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Tag Archives: 8211

Can’t get you out of my head

Can’t get you out of my head

Can’t get you out of my head “Trove Thursday” has presented Richard Strauss’s Salome and Jules Massenet’s Hérodiade, so today the good guy finally gets his chance with San Giovanni Battista by Alessandro Stradella featuring Christophe Dumaux as John the Baptist along with one of the composer’s beautiful cantatas featuring the superb English bass Peter Harvey.  Opera Lafayette and Heartbeat Opera recently teamed up for Stradella’s second-best-known work La Susanna  which is, like San Giovanni Battista, a ... Read More »

Bohemienne

Bohemienne

Bohemienne On this day in 1975, Régine Crespin sang her first Met Carmen. //www.youtube.com/watch?v=47JiSrHkoVQ Peter G. Davis in the London Times: Perhaps the most arresting and controversial performance to be seen at the Met to date this season is Régine Crespin’s Carmen, a role she had previously recorded and sung in concert but never before onstage. Crespin&8217;s Carmen is one of inexhaustible fascination and consistent vocal allure. Few would deny the latter, for the soprano ... Read More »

Super-artistry

Super-artistry

Super-artistry On this day in 1928, the Metropolitan Opera on tour in Ohio presented La Gioconda with Rosa Ponselle, Marion Telva and Giacomo Lauri-Volpi.  William G. Smith in the Cleveland Press Ponchielli’s intriguing opera “La Gioconda,” held the stage of Public Hall and an audience of something over 6,000 in thrall Wednesday night. And the latter instance is easily accounted for since it was another operatic disclosure that only the significant word superb can qualify. ... Read More »

In the old tradition

In the old tradition

In the old tradition On this day in 1950, Met audiences thrilled to hear a vivid singing actress performing the title role of Tosca for the first time… in Atlanta, Georgia.  One of the outstanding things about last night’s “Tosca” was the introduction to Atlanta audiences of a red-haired bombshell from Bulgaria, who burst with such terrific force that people here will be talking about it for a long time. Singing and acting the title ... Read More »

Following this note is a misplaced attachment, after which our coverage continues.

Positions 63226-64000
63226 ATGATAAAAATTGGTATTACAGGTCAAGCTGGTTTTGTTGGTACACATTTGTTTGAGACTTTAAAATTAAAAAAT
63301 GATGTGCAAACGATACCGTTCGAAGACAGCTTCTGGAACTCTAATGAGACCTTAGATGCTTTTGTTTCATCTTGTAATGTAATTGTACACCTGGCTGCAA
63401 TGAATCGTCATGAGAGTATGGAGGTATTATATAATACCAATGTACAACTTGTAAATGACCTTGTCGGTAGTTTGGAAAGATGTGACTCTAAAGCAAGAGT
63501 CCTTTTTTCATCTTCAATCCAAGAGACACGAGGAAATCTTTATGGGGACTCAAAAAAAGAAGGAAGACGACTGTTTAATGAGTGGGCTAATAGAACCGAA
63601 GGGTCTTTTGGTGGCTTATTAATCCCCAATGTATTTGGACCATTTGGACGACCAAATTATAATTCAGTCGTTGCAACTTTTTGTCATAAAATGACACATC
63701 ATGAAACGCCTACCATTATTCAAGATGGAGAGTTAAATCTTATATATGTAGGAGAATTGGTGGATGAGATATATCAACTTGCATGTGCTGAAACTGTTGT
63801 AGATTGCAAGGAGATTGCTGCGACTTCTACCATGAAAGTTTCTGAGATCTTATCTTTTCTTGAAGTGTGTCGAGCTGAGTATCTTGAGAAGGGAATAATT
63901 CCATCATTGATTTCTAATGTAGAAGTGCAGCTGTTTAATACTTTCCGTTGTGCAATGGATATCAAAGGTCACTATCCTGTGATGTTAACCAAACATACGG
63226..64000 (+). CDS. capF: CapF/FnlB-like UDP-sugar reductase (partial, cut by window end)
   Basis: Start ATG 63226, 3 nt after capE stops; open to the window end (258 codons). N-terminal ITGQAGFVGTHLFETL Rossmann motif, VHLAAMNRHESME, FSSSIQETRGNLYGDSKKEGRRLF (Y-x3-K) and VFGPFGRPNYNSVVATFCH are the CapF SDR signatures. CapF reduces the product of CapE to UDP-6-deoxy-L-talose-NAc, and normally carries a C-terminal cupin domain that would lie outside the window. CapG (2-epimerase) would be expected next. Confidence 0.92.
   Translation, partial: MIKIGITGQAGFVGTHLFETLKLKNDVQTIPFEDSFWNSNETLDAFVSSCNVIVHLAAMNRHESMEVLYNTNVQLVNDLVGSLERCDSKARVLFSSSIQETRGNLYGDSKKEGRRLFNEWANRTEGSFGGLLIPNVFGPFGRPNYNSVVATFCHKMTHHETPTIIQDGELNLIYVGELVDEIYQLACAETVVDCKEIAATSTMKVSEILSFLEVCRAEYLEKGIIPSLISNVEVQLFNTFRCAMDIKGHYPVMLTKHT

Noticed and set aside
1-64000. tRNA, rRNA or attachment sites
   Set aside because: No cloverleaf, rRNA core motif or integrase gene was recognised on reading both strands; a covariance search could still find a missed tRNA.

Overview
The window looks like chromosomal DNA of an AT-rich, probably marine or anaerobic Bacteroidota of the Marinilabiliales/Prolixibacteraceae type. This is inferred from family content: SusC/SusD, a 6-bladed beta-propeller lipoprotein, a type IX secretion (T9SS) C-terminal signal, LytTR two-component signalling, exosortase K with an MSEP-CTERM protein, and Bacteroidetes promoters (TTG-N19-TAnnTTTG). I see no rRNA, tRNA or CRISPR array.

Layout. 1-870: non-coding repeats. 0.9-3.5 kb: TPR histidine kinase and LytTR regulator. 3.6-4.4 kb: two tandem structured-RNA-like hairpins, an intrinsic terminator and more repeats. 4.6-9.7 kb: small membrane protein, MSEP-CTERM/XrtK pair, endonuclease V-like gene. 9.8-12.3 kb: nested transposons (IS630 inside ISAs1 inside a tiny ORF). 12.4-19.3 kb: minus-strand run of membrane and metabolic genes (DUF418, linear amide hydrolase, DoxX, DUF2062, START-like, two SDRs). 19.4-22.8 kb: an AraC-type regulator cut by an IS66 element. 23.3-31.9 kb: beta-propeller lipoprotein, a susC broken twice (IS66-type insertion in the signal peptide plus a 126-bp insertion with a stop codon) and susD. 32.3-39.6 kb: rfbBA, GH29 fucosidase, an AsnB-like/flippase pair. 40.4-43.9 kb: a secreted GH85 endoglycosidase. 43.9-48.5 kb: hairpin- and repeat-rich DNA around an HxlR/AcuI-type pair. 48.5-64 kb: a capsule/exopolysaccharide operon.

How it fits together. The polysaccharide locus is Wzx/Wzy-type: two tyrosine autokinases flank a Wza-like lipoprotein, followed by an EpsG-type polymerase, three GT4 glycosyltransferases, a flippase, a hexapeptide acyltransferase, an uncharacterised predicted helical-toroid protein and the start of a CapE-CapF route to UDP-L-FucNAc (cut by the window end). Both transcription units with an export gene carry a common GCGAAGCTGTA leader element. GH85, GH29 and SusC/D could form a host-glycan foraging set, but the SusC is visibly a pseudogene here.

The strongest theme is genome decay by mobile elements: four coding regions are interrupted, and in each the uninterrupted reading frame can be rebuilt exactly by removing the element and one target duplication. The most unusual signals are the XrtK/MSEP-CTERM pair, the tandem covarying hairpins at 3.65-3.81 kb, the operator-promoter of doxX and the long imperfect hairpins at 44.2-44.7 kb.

Burnished bass

Burnished bass

Burnished bass There are some singers that grab a hold of you from the very first time you hear them, turn you into a rabid fan, inform you of #art at the highest level as you know it, and mark you for life. I clearly remember the day I first heard the voice of Cesare Siepi.  In 1984, the then-new recorded format of the CD revolution was already firmly under way. Music shops were beginning to ... Read More »

Devil may care

Devil may care

Devil may care On this day in 2005, the Met opened a new production of Faust.  David J. Baker scrutinized the production with the trenchant rigor for which Opera News is so widely respected: The new Metropolitan Opera production of Gounod’s “Faust” (premiere, April 21) is remarkable for its unapologetic, indeed celebratory, approach to a work that often inspires producers to apply desperate corrective action. Director Andrei Serban and set and costume designer Santo Loquasto seem ... Read More »

Panglossed over

Panglossed over

Panglossed over Celebrating Lenny’s 100th this year has made Candide ubiquitous at opera houses worldwide. But the city most identified with its composer’s musical life had to make due with an overstuffed semi-staged gala at Carnegie Hall Wednesday night that sometimes threatened to sink Bernstein’s “problem child” but sterling performances by Paul Appleby and Erin Morley in particular saved the evening from the fate of the Santa Rosalia.  The audience at Carnegie was initially greeted by ... Read More »

Tragically Hippolyte

Tragically Hippolyte

Tragically Hippolyte From the moment months ago that Juilliard Opera announced it would be staging the first US production in nearly 20 years of Jean-Philippe Rameau’s monumental Hippolyte et Aricie my heart has been filled with admiration and gratitude. But just before the generally admirable first performance concluded Tuesday evening at the Peter Jay Sharp Theater the assembled forces committed such a catastrophic misstep that I had my head in my hands groaning in disbelief ... Read More »

Djinn and tonic

Djinn and tonic

Djinn and tonic Next week Juilliard Opera stages probably the greatest 18th century French opera Hippolyte et Aricie and to mark this eagerly awaited event “Trove Thursday” offers one of Rameau’s rarest full-length works, Acante et Céphise featuring The English Concert conducted by Trevor Pinnock (not pictured).  Of the four titans of 18th century opera—Handel, Gluck, Mozart and Rameau–the last unfortunately remains the least known and performed. One only rarely gets to experience his magical oeuvre ... Read More »

The trouble with Norma

The trouble with Norma

The trouble with Norma The tides in casting Norma are gradually changing. If one looks at trends in the last 40 or so years, the most successful Normas are mainly those who’ve made not just bel canto, but Bellini as a mainstay in their repertoire.  The majority of the dramatic sopranos still attempting the role have been met with a poor reception. Yet “tradition,” of casting large-voiced dramatics with minimal skills in florid song, still ... Read More »

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